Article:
This is the third and final post in my series about puzzle generation in Last Train to Timbuktu! Each puzzle, as you might know from the previous installments, is a scrambled grid of train tracks which the player must unscramble to connect a pair of train stations. Each move the player makes rotates a row or column of the track tiles. The first two posts in this series explained how the game generates single-path puzzles, and how those puzzles are elaborated upon with power-ups and bonus points.
This time, I'm going to talk about difficulty levels. Because the puzzles in Last Train to Timbuktu are randomly generated, the biggest challenge in creating the difficulty levels is to control that randomness so that each generated puzzle is appropriate for the difficulty level the user selected.
To do so, I came up with an approach that allows for varying puzzle difficulties in the short-term, but a consistent average difficulty level over the long-term. That way, the player gets to feel smart with easier puzzles and be challenged by trickier ones, but the overall difficulty level is more-or-less constant.
The main idea behind this "variable consistent difficulty" is to set a target puzzle difficulty for each difficulty level. Then each time a puzzle is generated, compare its difficulty to the target. If it's too easy, make the target higher for the next puzzle; if it's too hard, make the target difficulty lower next time.
To be a bit more precise, we first need a way of measuring a puzzle's difficulty numerically. This is actually fairly difficult to do in general. But as an approximation, we can just call the number of points awarded for solving the puzzle its "difficulty". Then the game follows these steps to generate a puzzle:
Most of these steps are self-explanatory, but I'd like to look a bit more closely at the interaction between the target difficulty T and the puzzle difficulty D. What's going on in the last step?
Well, remember T is how difficult we want the puzzle to be for the player's selected difficulty level. In a perfect world, each puzzle generated would always have difficulty D equal to T. But because the puzzles are created randomly, this is exceptionally unlikely. So when we take T - D in step 7, we are measuring the difference between the generated puzzle's difficulty and the ideal difficulty. If the puzzle is too hard, the difference will be negative, and if it's too easy, the difference will be positive. Then the next puzzle's target difficulty is adjusted by that difference to keep the average difficulty constant.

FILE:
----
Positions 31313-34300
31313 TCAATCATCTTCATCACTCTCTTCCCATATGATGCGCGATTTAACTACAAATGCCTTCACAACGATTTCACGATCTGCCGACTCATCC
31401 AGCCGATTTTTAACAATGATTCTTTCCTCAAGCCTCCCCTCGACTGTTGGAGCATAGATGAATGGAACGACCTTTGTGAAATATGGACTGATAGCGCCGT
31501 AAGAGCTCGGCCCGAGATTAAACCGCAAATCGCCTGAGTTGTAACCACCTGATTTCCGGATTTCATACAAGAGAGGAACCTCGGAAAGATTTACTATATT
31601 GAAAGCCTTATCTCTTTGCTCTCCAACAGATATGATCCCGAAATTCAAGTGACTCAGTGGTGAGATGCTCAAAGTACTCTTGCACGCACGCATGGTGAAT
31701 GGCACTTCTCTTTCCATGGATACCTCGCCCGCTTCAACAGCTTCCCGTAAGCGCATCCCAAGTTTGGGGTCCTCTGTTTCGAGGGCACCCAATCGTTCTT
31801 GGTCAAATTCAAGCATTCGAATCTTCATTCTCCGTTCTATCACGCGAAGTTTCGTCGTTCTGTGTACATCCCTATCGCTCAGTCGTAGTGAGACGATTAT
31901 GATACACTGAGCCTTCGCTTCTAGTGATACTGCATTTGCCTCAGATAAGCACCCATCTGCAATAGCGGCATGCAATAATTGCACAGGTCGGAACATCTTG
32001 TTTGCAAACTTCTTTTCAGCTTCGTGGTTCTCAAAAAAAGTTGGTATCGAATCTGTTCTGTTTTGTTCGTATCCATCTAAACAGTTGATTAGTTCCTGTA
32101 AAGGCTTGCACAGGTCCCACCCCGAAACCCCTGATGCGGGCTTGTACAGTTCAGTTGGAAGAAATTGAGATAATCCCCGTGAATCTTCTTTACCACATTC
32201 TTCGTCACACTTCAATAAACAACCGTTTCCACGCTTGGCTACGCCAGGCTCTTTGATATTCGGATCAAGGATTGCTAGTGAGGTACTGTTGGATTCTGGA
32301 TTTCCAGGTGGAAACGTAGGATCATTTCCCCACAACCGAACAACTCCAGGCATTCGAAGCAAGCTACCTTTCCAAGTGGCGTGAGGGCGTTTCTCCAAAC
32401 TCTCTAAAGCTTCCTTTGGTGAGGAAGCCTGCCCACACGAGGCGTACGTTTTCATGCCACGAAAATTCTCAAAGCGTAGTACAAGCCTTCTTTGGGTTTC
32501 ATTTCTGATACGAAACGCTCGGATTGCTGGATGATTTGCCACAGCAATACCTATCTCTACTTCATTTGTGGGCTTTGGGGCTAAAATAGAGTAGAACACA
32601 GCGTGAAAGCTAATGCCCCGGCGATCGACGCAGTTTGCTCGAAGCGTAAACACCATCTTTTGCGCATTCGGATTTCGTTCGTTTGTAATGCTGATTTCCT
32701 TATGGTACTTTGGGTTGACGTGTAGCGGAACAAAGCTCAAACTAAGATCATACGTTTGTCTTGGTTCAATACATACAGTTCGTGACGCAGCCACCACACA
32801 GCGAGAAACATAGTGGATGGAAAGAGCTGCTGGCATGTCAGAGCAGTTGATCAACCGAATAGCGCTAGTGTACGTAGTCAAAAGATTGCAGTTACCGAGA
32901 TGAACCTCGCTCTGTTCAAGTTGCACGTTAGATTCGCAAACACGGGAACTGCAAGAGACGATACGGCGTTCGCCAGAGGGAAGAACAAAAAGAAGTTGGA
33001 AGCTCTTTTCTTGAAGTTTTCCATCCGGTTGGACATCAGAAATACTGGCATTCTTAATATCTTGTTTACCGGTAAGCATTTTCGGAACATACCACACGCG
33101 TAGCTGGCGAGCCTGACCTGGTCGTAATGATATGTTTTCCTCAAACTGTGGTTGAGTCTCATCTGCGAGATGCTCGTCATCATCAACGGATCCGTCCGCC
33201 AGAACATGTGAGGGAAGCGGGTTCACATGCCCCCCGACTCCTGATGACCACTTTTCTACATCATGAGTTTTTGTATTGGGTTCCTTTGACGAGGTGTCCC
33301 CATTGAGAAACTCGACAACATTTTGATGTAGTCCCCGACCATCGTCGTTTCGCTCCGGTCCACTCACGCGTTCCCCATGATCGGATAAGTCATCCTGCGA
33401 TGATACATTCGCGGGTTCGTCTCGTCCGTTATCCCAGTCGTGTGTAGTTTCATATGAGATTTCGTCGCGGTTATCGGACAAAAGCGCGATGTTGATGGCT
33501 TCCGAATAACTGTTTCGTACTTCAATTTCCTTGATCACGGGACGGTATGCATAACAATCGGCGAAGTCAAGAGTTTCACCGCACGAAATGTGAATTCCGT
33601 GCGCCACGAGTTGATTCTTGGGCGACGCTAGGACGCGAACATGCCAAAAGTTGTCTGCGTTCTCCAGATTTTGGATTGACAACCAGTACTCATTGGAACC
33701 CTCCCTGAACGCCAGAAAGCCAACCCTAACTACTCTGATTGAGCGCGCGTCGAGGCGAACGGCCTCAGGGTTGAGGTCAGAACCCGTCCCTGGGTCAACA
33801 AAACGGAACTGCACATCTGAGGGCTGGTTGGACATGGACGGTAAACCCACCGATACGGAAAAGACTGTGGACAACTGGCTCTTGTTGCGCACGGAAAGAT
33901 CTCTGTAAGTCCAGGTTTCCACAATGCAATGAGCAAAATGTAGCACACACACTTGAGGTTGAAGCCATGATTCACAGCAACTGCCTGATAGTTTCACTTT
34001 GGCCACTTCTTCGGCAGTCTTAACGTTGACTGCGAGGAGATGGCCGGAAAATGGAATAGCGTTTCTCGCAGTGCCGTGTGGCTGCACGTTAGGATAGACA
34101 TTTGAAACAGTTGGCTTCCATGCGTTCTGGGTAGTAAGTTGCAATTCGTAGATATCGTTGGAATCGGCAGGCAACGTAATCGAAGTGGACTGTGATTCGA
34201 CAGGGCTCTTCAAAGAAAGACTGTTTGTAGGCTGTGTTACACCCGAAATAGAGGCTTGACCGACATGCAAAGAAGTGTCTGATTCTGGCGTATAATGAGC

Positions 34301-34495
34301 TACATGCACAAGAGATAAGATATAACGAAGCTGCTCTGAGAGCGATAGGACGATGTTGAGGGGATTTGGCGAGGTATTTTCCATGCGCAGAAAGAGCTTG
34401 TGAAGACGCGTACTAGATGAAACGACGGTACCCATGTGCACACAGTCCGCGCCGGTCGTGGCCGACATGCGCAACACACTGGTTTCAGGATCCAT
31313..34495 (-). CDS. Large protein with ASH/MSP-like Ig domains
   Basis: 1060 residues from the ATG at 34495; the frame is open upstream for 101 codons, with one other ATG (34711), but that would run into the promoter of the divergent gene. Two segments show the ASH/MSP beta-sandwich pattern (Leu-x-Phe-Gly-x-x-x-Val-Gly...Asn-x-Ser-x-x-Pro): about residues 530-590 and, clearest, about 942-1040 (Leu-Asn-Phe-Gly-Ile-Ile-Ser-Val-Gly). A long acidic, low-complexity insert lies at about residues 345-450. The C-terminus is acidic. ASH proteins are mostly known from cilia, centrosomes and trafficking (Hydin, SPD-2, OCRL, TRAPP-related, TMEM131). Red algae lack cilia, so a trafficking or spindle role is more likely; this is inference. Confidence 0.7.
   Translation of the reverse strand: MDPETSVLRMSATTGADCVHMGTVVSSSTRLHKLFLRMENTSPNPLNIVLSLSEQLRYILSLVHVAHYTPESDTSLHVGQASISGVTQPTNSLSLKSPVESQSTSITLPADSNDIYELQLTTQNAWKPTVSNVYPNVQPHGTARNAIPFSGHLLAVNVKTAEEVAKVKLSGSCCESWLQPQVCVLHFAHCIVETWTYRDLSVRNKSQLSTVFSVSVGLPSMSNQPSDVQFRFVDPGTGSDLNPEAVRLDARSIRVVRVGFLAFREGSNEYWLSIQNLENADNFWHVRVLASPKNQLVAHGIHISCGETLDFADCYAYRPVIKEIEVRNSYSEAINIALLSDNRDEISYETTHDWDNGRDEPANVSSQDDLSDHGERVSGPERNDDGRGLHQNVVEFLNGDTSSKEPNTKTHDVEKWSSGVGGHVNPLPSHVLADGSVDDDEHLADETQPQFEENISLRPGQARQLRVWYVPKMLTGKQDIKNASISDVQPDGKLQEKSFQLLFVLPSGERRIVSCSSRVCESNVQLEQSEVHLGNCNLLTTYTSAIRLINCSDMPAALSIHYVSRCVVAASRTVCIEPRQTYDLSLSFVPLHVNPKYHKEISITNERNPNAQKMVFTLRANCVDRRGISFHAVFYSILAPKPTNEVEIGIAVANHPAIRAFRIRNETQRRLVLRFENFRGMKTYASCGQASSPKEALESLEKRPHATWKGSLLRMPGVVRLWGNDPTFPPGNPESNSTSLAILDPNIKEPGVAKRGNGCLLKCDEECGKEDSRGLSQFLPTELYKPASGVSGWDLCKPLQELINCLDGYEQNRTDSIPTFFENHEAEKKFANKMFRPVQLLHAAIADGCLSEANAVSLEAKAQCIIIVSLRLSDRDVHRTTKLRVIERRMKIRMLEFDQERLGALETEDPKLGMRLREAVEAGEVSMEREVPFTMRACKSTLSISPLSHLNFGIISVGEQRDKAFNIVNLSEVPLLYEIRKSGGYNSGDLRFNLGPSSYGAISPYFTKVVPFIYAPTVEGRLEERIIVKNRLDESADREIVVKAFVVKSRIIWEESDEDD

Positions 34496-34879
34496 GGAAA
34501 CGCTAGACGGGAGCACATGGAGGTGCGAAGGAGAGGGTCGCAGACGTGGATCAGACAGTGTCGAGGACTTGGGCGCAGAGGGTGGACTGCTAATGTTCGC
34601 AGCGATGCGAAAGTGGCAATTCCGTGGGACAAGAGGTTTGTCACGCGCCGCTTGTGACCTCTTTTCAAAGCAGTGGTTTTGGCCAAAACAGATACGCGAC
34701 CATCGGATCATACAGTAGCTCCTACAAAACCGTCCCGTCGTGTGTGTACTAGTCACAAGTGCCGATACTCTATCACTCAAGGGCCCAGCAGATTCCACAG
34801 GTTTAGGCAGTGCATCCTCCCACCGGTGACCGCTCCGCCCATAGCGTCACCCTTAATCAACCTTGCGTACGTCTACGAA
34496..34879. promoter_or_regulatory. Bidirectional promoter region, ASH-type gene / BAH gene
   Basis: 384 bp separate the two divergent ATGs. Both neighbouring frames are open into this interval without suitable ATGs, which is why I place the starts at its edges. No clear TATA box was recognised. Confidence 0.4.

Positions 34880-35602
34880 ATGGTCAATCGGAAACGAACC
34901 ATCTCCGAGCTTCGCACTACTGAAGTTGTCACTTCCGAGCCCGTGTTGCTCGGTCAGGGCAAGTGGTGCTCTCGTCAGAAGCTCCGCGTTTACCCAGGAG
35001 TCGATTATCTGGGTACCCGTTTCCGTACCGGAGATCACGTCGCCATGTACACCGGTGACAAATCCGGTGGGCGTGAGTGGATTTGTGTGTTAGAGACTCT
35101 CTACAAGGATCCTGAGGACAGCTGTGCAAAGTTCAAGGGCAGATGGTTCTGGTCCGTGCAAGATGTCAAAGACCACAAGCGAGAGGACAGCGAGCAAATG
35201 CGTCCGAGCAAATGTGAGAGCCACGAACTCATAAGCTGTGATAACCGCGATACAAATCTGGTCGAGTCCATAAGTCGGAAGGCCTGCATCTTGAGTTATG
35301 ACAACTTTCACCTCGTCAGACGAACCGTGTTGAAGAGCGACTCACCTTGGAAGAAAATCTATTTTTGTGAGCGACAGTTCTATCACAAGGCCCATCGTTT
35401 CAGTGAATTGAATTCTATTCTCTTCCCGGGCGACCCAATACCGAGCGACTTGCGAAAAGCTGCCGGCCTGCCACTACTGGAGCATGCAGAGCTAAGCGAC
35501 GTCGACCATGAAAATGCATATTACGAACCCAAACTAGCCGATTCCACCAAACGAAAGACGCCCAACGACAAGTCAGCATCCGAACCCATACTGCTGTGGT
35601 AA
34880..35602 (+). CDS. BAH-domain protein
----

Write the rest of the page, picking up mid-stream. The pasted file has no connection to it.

As an analogy, you can think of the difficulty as a savings account where you plan to save a target amount (T) each month. But because of unexpected expenses or income (haha!), your actual amount saved (D) varies from month to month. So to stay on track, you tack the surplus or deficit onto next month's target.
Of course, in practice things are a bit more complicated, but not by much. There are upper and lower caps on the difficulty at each level to prevent things from getting too out-of-balance, and some features like bonus points are disabled at low difficulty levels. But by-and-large, the straightforward approach I just described works well to create puzzles with interesting variations in difficulty, while maintaining a consistent challenge.
Well, that wraps up my look at "designing a puzzle designer" for Last Train to Timbuktu! I hope you enjoyed the series, and enjoy the game as well! I can't quite send this out without adding a plug, so I invite you to check out the game for yourself to see the puzzle designer in action. There are free demos for Windows and Mac at http://greeneyedgames.ca/timbuktu.